If MyAnimeList has taught me anything, it’s that for every merely-good new anime series airing right now, there are many more excellent but old (and therefore, forgotten) gems just waiting to be found. Since I joined that site, I’ve spent countless hours trawling through their hefty archives of anime, trying to build up a well-structured list of everything I’ve ever wanted to see. And now, as of speaking, there are 87 TV series, movies or OVAs on my official back-log; scary, but as long as I’m an anime fan, the list will never drain.
Building such a resource is a daunting task, but at the same time, it provides me with a useful reference for the future. If I’m looking for some comedy, or action, or drama, all I need to do is consult my list. For example, I doubt I’d even think to watch something as obscure as “Animation Runner Kuromi” had I never bothered to note it down on MAL, but I’m glad I did, because it turned out to be an entertaining little comedy about the anime industry, helmed by one of my absolute favourite directors, Akitaro Daichi, he of “Fruits Basket” and “Now and Then, Here and There” fame. Discovering that, amidst everything else that’s supposedly vying for mine anime-viewing attentions, was well worth the effort.
I found the anime of this blog-post, a certain Great Teacher Onizuka, for the same reasons. I’ve often read mentions of GTO, but up until the end of 2007, I’d always ignored it. However, since the dawn of the new year, I’ve been feeling tired after work and regularly struggle to keep my eyes open long enough to get through even one episode of so-called thinking-man’s anime (because, you see, thinking is too much effort). I suppose big, dumb Great Teacher Onizuka looked like the perfect antidote, and indeed, I was right; light entertainment for the win.
Great Teacher Onizuka’s real name is Eikichi Onizuka. He often introduces himself as a 22 year-old bachelor looking for lurrrv, but his blonde hair (quite rare in Asia, apparently!) and hot-blooded, aggressive attitude fails to conceal his history as the legendary leader of one of Japan’s most violent motorcycle gangs. Indeed, he only starts teaching because of the many “hot girls” at school, but quickly realizes his passion for setting straight an abusive class of misfits; themselves more than willing to squish his fledgling career.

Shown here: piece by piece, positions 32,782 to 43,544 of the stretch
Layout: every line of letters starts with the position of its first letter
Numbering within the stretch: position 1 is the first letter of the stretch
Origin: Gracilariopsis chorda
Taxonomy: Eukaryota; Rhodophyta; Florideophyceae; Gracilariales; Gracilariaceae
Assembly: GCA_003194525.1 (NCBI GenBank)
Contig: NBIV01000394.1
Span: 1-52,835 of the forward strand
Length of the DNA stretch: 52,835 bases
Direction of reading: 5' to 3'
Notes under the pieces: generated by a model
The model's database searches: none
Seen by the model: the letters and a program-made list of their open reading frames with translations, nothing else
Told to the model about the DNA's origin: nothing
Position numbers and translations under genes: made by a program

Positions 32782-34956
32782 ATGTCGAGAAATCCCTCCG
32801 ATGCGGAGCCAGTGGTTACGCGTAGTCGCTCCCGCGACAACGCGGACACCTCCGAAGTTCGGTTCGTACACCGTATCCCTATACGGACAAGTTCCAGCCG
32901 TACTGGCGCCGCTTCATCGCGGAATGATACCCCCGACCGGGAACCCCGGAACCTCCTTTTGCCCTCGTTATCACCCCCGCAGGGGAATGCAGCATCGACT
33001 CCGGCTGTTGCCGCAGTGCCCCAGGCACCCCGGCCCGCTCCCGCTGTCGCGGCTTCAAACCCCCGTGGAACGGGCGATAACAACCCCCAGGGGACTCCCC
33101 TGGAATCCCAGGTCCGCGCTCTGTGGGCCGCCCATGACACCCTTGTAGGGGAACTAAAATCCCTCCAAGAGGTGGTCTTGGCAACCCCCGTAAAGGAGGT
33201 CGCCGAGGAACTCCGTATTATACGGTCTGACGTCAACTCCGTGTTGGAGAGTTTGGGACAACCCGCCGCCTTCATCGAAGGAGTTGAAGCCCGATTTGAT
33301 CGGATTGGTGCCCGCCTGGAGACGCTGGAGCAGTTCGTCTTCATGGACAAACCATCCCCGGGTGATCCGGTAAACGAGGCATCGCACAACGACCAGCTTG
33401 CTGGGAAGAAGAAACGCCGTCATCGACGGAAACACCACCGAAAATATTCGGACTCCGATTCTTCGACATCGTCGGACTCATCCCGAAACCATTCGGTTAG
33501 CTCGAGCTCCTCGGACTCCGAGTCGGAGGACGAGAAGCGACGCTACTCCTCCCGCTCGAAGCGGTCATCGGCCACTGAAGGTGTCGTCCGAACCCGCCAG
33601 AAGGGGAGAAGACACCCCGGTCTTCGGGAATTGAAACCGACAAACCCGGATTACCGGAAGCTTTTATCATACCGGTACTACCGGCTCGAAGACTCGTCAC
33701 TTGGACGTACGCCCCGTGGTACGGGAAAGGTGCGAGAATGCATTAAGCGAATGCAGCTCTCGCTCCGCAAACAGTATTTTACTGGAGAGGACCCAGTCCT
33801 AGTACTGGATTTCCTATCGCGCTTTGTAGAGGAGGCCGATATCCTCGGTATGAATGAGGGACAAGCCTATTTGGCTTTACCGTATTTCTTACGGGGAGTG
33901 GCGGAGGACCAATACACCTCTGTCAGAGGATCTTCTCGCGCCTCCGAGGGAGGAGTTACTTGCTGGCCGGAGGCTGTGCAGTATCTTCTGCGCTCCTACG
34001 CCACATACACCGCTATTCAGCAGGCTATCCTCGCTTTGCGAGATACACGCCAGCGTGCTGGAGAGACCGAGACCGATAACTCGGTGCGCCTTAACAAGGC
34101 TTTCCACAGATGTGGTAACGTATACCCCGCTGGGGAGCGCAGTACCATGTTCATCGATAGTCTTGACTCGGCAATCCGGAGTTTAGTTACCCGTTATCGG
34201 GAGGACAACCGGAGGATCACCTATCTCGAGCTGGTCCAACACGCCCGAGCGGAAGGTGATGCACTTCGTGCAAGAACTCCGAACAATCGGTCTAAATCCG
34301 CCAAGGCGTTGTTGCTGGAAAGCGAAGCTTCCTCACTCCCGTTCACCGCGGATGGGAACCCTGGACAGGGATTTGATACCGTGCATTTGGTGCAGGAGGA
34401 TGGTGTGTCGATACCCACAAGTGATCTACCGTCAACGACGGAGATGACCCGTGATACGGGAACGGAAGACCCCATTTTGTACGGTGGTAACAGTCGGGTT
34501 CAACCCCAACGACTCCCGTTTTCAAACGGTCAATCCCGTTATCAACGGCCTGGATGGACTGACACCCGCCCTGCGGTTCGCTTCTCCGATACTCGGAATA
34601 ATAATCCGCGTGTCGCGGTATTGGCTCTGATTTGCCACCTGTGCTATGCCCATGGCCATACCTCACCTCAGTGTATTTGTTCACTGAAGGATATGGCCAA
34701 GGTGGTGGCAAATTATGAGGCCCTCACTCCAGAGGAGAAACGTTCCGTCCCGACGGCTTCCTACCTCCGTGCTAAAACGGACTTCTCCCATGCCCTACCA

That’s all you need to know about the plot of GTO, it’s that simple. Onizuka isn’t like other teachers; he isn’t up-tight, strict or serious, he’s the opposite. He’s a punk, irresponsible, easy-going and up for laugh; consider that he wins the admiration of one student by asking him for porn, while he punishes bullies by hanging them upside-down from trees.
So much of the fun is in seeing how Onizuka’s lack of regard for social boundaries (e.g. spanking a female student) knows no limits; the bemused reactions he forces from parents, teachers and students alike are priceless. You know they’ll never defeat Onizuka, but the bigger the bastard, the harder they fall. Of course, there are the obligatory slips into serious drama too, but it’s apt, and in some cases, heart-rending. In one particular arc, there is a rather-weak boy that’s being bullied by a group of girls; he considers suicide. It ends when he strips down naked in front of a packed hall of PTA members to reveal the extent to which his body has been battered and bruised.
With the animation from Studio Pierrot, the studio behind the likes of Bleach and Naruto, GTO is a fairly standard looking anime from 1999, but some of Onizuka’s facial expressions are hilarious; it’s like he suddenly tenses every muscle on his face to emphasize the sense of embarrassment or confusion he’s started feeling. It’s really unique and amusing to see, and was apparently based on the actor who played Onizuka in the live action drama.
Talking of Pierrot, they also curse GTO with their other major affliction, ridiculous random filler episodes. It’s not as bad as Naruto though, well, not as obvious, anyway, considering Onizuka proves himself capable of sitting an exam with a gun-shot wound to the stomach; no-one even notices until he passes out! You can’t really get more ridiculous than that, right? Besides, GTO has no plot to speak of, it’s just Onizuka rescuing the hearts and minds of a group of kids who, at some point or another, lost faith in school.
Though it’s low-brow and stupid, Great Teacher Onizuka is entertaining and likeable. Sometimes, that’s all I need; nothing too intelligent or opaque, but just wholesome, good-hearted fun. I doubt I’ll ever watch it again, but I’m glad I did. Now, back to the back-log, any suggestions?